What then shall we use for models, destinations we might be able to reach to ameliorate the squalor in which a billon people already live, and the squalid wastefulness in which other billions now live? Will we at some point—‚probably after a lot of collapses, including population collapses, and tribulations of the soul and body—need a path back to some form of the modest, community-based, local sort of life to be found in such out-of-the-way places as the land of the Hopis?
The Hopis, like virtually all viable tribes, are wary of change but not always hostile to it, happily accepting tools and ideas that are helpful to their view of a proper life. Hopis drive pickups now instead of mules, and some have hybrid cars. Many of them go to college. They have television sets and many of them use the Internet and listen to music on CDs. And read and learn about things like physics.
The Hopis hold on with main strength to their still wholly viable traditions of being Hopi as opposed to anything else. They retain the benign dances of the katsinas, whose generosity the Hopis admire and always aspire to equal. Generosity, after all, is the human antidote to the world’s failure to provide a free lunch, and all tribal people know this.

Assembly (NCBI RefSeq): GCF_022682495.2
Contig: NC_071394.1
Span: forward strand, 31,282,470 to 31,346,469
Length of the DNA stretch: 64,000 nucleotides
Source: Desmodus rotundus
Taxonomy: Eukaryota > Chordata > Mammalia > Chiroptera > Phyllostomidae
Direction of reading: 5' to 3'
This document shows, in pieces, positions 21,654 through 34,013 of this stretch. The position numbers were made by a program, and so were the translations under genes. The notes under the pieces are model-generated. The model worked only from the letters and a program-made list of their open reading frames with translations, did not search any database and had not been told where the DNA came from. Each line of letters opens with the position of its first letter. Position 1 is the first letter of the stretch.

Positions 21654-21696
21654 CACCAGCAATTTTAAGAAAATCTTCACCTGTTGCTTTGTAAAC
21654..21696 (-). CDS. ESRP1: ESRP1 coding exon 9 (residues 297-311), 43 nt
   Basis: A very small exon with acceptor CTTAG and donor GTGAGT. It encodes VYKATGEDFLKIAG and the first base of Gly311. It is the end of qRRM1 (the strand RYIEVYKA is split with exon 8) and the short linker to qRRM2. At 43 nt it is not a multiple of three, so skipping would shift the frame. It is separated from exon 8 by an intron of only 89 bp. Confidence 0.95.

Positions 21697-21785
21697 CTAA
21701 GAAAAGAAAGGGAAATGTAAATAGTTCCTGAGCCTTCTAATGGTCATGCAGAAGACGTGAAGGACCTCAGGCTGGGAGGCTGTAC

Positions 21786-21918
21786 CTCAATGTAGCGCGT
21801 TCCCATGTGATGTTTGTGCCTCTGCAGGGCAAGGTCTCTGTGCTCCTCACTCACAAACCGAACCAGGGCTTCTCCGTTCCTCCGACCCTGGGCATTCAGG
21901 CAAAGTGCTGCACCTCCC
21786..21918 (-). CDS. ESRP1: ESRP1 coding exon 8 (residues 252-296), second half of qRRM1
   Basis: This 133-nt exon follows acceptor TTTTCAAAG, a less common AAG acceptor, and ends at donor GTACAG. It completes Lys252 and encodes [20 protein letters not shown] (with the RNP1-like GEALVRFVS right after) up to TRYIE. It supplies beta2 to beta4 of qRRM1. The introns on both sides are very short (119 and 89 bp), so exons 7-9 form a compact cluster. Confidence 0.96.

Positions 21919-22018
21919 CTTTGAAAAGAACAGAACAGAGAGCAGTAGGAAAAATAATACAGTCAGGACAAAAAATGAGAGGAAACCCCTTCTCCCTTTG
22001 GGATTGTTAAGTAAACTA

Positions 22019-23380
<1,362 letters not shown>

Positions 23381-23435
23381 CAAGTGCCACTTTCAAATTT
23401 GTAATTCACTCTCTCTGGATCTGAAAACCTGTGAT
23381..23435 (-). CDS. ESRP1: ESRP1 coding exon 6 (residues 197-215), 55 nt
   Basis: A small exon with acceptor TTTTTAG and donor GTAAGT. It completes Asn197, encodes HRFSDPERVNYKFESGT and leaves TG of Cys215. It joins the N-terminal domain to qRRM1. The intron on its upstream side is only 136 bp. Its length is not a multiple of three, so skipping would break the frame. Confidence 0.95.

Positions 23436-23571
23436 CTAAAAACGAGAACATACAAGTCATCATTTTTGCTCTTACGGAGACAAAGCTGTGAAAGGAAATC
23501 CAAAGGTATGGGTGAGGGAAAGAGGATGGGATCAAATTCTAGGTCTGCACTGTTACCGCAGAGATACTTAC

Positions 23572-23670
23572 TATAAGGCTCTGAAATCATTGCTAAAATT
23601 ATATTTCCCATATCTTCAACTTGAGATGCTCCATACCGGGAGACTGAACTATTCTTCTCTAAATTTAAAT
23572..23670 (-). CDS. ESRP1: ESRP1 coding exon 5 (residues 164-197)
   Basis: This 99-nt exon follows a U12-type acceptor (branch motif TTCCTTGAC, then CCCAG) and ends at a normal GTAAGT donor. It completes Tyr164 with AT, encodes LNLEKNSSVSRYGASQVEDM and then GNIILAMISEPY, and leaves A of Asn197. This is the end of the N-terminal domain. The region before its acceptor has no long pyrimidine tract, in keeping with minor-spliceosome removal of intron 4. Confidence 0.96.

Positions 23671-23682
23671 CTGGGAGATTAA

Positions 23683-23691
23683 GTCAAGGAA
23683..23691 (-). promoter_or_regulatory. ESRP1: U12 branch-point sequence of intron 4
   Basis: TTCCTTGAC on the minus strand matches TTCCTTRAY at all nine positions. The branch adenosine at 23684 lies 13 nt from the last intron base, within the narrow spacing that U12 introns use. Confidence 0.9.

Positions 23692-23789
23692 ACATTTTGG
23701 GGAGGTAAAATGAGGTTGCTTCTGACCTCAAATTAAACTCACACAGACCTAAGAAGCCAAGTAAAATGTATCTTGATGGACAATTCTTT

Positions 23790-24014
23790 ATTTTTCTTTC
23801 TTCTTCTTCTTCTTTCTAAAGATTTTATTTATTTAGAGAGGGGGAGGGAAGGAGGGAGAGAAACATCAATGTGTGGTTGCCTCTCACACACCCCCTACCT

If all signs of American civilization suddenly one night were to vanish—poof!— the Hopis would almost certainly go back to all they used to do before Europeans showed up. They would be living their fundamentally unchanged cooperative, sustainable and modest style of life, enmeshed in a worldview that is coherent, complex and self-contained, doing fine without TV and the Internet. And were he alive at such a startling time, my friend Emory, who loved cars and many other things available to him as an American, would happily and wisely be helping guide the Hopis on to their clearly seen, re-simplified, old/new destiny.
Shouldn’t someone important around here be thinking about that sort of thing?
Jake Page and his wife, Susanne, a photographer, produced the lavishly illustrated book HOPI in 1982, representing the first general photography allowed on the reservation since 1910. A 25th anniversary edition will be released in November 2008.
Photo of Emory Sekaquaptewa by Susanne Page.